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Four tips for a healthy news diet in 2024, from an expert in media psychology

The start of the new year brings inevitable pressure to start fresh, with new hobbies, exercise regimes and healthy diets. But there is one diet you may not have thought of improving this year: your media and news consumption.

It’s not easy to stay informed these days. We have more access to information than ever, but not all of it is good quality. Media publications are accused of bias. False stories go viral in seconds. And misinformation generated by artificial intelligence may appear in our feeds.

Many people get their news on social media. These platforms have algorithms and rankings that create filter bubbles, in which users are exposed to a tailored or personalised selection of information on a certain topic, which may be furthering polarisation.

People tend to select and consume media and information that echoes their own pre-existing beliefs. This can be due to the publications and commentators they choose to follow, or because of the algorithms controlled by platforms.

A recent review of the research on this topic, however, suggests that audiences may not be as polarised as previously thought. And algorithms may actually help increase the variety of sources someone would access independently.

Despite this, it can still be difficult to wade through the many sources, voices and opinions – particularly as people who hold very strong beliefs tend to be more vocal online. Here are a few tips to help you build a more varied and high-quality media diet.

1. Be curious about other viewpoints

Social media and personalisation algorithms feed users more of the same, in order to keep them engaged. This can mean that inaccurate information is included, so long as it fits the narrative of what the user wants to click on.

If something you come across online fits neatly in your pre-existing narrative, it may be the result of a process of self-selection, combined with algorithmic personalisation.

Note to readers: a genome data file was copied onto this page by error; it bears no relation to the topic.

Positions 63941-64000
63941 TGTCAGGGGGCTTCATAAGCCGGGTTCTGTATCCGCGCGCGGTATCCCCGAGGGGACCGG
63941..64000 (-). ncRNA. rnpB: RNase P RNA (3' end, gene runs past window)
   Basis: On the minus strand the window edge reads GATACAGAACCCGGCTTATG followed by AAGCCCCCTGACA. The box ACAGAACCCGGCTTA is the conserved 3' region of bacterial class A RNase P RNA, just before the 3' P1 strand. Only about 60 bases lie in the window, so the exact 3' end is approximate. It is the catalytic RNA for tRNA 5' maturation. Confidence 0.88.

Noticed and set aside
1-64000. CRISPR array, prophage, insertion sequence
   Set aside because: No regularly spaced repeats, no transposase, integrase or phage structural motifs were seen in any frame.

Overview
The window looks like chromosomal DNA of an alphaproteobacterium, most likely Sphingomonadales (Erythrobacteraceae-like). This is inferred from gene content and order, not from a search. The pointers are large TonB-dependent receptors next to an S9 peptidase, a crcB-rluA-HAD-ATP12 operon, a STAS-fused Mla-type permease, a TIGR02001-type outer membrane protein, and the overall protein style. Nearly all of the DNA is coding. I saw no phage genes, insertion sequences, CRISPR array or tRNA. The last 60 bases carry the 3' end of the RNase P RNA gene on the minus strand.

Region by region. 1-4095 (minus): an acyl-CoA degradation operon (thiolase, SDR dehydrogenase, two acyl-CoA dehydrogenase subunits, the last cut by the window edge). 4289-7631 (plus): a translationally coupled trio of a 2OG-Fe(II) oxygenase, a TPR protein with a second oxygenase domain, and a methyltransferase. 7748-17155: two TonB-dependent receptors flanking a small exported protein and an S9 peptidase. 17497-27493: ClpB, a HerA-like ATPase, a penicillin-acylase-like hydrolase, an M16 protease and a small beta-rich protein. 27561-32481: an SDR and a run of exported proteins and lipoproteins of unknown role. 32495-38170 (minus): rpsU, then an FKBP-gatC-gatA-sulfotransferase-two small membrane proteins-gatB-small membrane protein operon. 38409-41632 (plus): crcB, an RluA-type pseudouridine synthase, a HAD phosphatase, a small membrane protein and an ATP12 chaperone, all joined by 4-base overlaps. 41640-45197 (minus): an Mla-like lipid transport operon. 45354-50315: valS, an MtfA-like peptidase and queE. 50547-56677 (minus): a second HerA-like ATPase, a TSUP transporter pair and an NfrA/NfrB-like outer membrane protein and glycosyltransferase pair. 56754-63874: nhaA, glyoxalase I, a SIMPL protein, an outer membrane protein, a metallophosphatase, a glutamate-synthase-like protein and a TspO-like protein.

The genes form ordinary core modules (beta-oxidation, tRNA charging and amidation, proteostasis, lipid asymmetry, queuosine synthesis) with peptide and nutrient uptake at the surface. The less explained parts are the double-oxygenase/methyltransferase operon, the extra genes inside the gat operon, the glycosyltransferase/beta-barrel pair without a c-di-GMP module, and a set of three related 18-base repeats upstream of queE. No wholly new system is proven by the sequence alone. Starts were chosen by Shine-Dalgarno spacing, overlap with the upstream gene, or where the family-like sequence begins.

You can combat this by consuming information from diverse sources. Read articles from news outlets with a political alignment different from your own. Click on articles that may not be your usual fare. This may also help “trick” an algorithm into feeding you more sources you wouldn’t otherwise come across.

2. Keep an eye out for attention-seeking

Now more than ever, it is important to be aware of our own biases, and look at social and political issues with the goal of seeing things the way they are, rather than spotting the enemy. Be a scout, not a soldier.

Remember that what you read online might not be a reflection of what people think, but what they think will attract more attention (and upset more people). A 2022 study found, that in an attempt to gain a greater following, people expressed amplified versions of their actual opinions. Pay attention to who is “shouting” their opinion, and who is simply sharing.

Keep an open mind and do listen to the various arguments, but do not indulge in any one extreme view without challenging it with others.

3. Recognise and share balanced sources

The authors of the 2022 study found that social media platforms could reduce polarisation by flooding the “information environment” (users’ social media feeds) with balanced sources. Of course, most users cannot produce balanced news, nor can we predict what the algorithm will propose. However, we can recognise bias in the news and actively try to counteract it by sharing other, reliable sources.

Research suggests that social media users are more aware and critical of the news they read when they are asked to think critically and rate it. Instead of just scrolling through and clicking to the next article, take a moment to ask yourself questions about what you’ve just read. What did you learn? Who are the sources in the article? What do you still not understand?

Overhead view of food including vegetables, eggs and meat.
Like a well-balanced meal, a healthy media diet pulls from many different sources. JanAdamache/Shutterstock

4. Beware of strong emotions

Publishers and social media companies do their utmost to try and elicit strong emotions in users, particularly emotions that make them feel positive or negative arousal (awe v anger). This is because news that elicits these emotions is more likely to go viral.

If you come across content that prompts a strong emotional response, before reacting, ask yourself: is there anything in how this content is presented that is designed to make me feel this way? Is it helpful for me to feel this way? You may find that the emotions you feel drive you to take action for a cause you care about. Or, you may find that your emotions are causing you to overlook questionable information and sourcing.

A good way to check the credibility of a particular source is to read other articles by the same source, and look for evidence of inaccurate information or overblown headlines. You can also check to see if the same story has been reported on sites you know are reputable.

You may also want to add fact-checking accounts and well-respected journalists to your media diet, following them on social media or subscribing to their newsletters.

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